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What is Customer Satisfaction Score (CSAT)?

CSAT – A comprehensive guide to understanding Customer Satisfaction Score

Customer satisfaction has a long-lasting impact on your business and its growth. It is predicted that by 2020 more than 40% of all data analytics projects will relate to an aspect of customer experience. It is because companies understand the importance of customer experience and its impact on customer satisfaction and retention.

Satisfied customers are more likely to stay with your business, spend more, and will become loyal customers. The probability of selling to a new customer is 5-20% while selling to an existing customer is almost 70%. You can’t ignore satisfied customers as they’re your business’s best asset. To make your customers happy and satisfied, you need to collect feedback regularly to measure satisfaction and to see where you stand.

There are several customer satisfaction tools that let you analyze how satisfied your customers are. Customer Satisfaction Score (CSAT) is one of the most used techniques to measure customer satisfaction. It is a simple yet effective technique to measure customer satisfaction for single customer interaction. This is a useful approach to identifying what type of interactions customers like and what they don’t like. The insights can be used for decision-making and customer experience improvement.

What is Customer Satisfaction Score?

CSAT is the short form of Customer Satisfaction Score which is a single-item Likert scale survey that is used to measure customer satisfaction with your product, service, or any specific customer interaction with your business. It consists of a single question that directly asks how satisfied a customer is with the experience. It could be a 3-point, 5-point, 7-point, or 10-point Likert scale question depending on how you want to measure the interaction.

Here is an example of a CSAT:

customer satisfaction score example

You can tweak the wording and the point system of the question depending on your needs. The general statement, however, will remain something like this:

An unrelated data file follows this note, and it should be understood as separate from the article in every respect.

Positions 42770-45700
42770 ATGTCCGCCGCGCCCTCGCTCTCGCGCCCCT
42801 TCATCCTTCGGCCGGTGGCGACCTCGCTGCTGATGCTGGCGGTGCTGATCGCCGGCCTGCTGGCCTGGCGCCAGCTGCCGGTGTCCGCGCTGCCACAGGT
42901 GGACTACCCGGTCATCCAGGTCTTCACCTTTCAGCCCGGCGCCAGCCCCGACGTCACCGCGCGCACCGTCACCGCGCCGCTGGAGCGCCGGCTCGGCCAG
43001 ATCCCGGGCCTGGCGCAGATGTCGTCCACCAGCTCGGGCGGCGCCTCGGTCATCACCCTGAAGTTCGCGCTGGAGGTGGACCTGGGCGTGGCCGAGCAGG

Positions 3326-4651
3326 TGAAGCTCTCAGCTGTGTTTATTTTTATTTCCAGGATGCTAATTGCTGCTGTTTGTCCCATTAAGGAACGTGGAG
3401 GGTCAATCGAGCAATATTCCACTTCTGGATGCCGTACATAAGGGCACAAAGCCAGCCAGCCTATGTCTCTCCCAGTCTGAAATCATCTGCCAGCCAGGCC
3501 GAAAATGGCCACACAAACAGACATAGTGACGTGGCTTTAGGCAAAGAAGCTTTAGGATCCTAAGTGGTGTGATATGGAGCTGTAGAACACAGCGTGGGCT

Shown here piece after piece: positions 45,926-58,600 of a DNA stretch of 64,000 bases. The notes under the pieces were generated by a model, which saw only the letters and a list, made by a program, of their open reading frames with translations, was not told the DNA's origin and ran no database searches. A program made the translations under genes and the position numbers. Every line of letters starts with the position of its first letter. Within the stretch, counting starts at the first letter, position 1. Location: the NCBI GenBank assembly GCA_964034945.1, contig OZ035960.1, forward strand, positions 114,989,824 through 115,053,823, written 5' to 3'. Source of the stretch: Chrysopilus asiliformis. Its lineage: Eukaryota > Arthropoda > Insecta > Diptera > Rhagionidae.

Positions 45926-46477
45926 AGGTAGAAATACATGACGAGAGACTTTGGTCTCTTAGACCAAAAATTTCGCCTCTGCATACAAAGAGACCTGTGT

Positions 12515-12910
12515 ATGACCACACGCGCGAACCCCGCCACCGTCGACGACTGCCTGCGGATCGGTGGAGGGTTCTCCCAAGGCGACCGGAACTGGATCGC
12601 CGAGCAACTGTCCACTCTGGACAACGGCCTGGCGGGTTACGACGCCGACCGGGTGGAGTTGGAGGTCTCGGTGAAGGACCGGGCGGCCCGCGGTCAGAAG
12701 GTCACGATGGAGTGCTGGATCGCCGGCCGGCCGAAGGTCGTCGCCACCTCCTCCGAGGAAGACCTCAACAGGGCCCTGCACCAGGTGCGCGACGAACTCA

“How would you rate your overall satisfaction with the [goods/service] you received?”

You need to measure the satisfaction of a single interaction with CSAT. Don’t use it to measure satisfaction with customer services and shipping time with a single survey. This isn’t how it should be used. The whole idea of CSAT is to measure satisfaction at a single instance.

When to Use CSAT

Customer satisfaction doesn’t remain consistent especially when you are using CSAT. It is essential to use a customer satisfaction score survey at the right time to measure what’s important. According to HubSpot, the CSAT varies by customer lifecycle stage:

csat score and lifecycle stage

It means you can measure satisfaction throughout the lifecycle stages of a customer and it’s your choice when you use it. There isn’t any right or wrong time to measure satisfaction, but you should know what you are doing, why you are doing it, and how you’ll interpret the results.

Here are some of the best and most appropriate times to measure customer satisfaction:

Customer Onboarding

Customer onboarding plays a significant role in customer satisfaction and retention. Research shows that businesses lose up to 80% of mobile users in the first week and another study found that up to 60% of free trial users will use your product once and will never return. This makes customer onboarding a critical business activity and customer satisfaction must be measured right after customers are onboarded to make it effective and take corrective measures.

After Purchase

It’s obvious to measure satisfaction after a customer purchases a product. You can measure satisfaction with the purchase process, checkout process, or any other important event.

Customer Support

It is the most common and obvious customer interaction where you should measure satisfaction. As soon as a support ticket is marked resolved, you need to send CSAT to the customer. This will help you improve customer support service.